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Tax resistance is everyone's moral charge.

Byline: GUEST VIEWPOINT By David Hazen For The Register-Guard

Due to recent events within the Bush administration, I have been forced to reconsider my willingness to pay my federal taxes.

I am a member of a Christian church in Eugene, and I accept the power of love, compassion and nonviolence as it is spoken to us by all traditions of faith. These ideals are not only moral, they are a functional necessity for coexistence on a planet that is increasingly interdependent.

It simply takes some humility, patience and creativity to implement such values, and we can do that if we would but try.

I perceive the federal government of the United States to be operating outside the laws of humanity and common morality, having violated many treaties and international laws.

Since the Vietnam War, the U.S. has intervened militarily in more than 31 foreign countries. The reality is that our government uses the overpowering threat of military violence to impose the will of the rich upon the weak and poor nations of the world.

President Bush is only the current player in a long list of puppets.

The savage militarism of the United States has contributed to permanent conditions of poverty in this nation and around the world. These conditions deny the dignity, freedom and equality of all people.

Our government scorns the concept of human equality. Our founding fathers used the words "all men are created equal" to demand respect and independence from the British Empire. Now, the United States has become the despotic empire, falsely claiming that we know what is best for other nations and using incredible destructive power to prove that we are right.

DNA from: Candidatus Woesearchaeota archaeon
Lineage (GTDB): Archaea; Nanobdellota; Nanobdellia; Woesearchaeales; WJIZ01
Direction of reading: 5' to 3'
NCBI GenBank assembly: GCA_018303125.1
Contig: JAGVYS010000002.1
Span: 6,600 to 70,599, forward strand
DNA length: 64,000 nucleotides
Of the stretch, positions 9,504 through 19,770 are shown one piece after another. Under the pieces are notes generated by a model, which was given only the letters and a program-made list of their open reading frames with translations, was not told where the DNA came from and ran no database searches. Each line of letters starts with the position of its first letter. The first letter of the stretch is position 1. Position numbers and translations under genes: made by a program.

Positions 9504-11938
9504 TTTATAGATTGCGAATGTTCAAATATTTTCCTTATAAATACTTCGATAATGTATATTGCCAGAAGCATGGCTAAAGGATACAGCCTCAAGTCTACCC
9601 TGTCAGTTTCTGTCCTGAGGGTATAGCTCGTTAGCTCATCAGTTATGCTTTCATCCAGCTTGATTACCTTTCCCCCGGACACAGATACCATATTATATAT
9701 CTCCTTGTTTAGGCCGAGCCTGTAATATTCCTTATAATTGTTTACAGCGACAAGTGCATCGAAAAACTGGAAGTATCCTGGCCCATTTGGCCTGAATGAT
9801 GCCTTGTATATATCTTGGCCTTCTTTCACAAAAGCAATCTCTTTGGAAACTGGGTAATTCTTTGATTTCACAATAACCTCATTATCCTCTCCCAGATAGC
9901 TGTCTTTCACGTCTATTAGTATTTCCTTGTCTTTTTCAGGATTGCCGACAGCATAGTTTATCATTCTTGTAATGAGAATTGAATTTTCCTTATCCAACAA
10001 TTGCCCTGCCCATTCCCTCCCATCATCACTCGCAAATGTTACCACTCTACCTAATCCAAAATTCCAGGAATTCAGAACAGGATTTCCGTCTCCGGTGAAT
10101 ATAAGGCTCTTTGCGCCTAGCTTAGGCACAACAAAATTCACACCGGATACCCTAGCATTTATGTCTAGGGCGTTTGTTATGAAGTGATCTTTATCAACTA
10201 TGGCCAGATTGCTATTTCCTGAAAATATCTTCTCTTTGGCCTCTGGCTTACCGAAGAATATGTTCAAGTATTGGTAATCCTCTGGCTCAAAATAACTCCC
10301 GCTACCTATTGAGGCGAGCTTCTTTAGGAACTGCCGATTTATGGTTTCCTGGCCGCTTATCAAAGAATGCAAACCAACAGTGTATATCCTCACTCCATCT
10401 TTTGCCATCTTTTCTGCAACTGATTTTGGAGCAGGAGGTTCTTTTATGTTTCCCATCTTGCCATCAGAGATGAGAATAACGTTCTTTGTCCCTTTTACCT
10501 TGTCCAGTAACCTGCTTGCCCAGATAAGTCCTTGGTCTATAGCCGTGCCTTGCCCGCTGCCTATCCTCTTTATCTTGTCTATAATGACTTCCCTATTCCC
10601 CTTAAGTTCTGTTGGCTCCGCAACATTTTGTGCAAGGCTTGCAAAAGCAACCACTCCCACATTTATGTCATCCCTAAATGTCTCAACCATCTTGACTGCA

Therefore, I refuse to be complicit with this government in the form of personal income tax. The idea that my money is being used to buy more weapons of war is morally repulsive.

I intend to divert my tax to an escrow account, to be used for life-affirming purposes, until Congress passes the Religious Freedom Peace Tax Fund. This bill would enable people such as myself, who conscientiously object to their income taxes being used for death and destruction, to legally divert their tax into a nonmilitary fund.

Oregon Democratic Rep. Peter DeFazio was a co-sponsor of the bill in the last session of Congress. DeFazio's constituents need to contact him to ask him to make passage of the Peace Tax Fund a priority this session of Congress.

Until the fund bill is passed, I would release all withheld taxes to the federal government if the following conditions are met:

Unconditional withdrawal of all American military forces from Iraq, combined with an open-bid, international rebuilding of the infrastructure, agriculture and industry of Iraq and Afghanistan that is funded by the United States.

Reduction of the U.S. military budget by 25 percent, with the resulting funds devoted to a worldwide campaign to end hunger, disease, illiteracy and water shortages; to stabilize population, and to care for refugees.

A stand-down of all nuclear weapons that are on alert status, and a renunciation of the policy of pre-emptive war.

Establishment of a fully funded, cabinet-level Department of Peace, the purpose of which is to end all forms of violence, from domestic to international. The Department of Peace would provide the president with an array of creative, peace-building options to de-escalate conflict before violence begins.

Legislation creating the Department of Peace is sponsored by Dennis Kucinich, D-Ohio, and is supported by DeFazio.

David Hazen of Eugene is writing on behalf of Taxes for Peace Not War.
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Title Annotation:Commentary
Publication:The Register-Guard (Eugene, OR)
Date:Apr 15, 2005
Words:592
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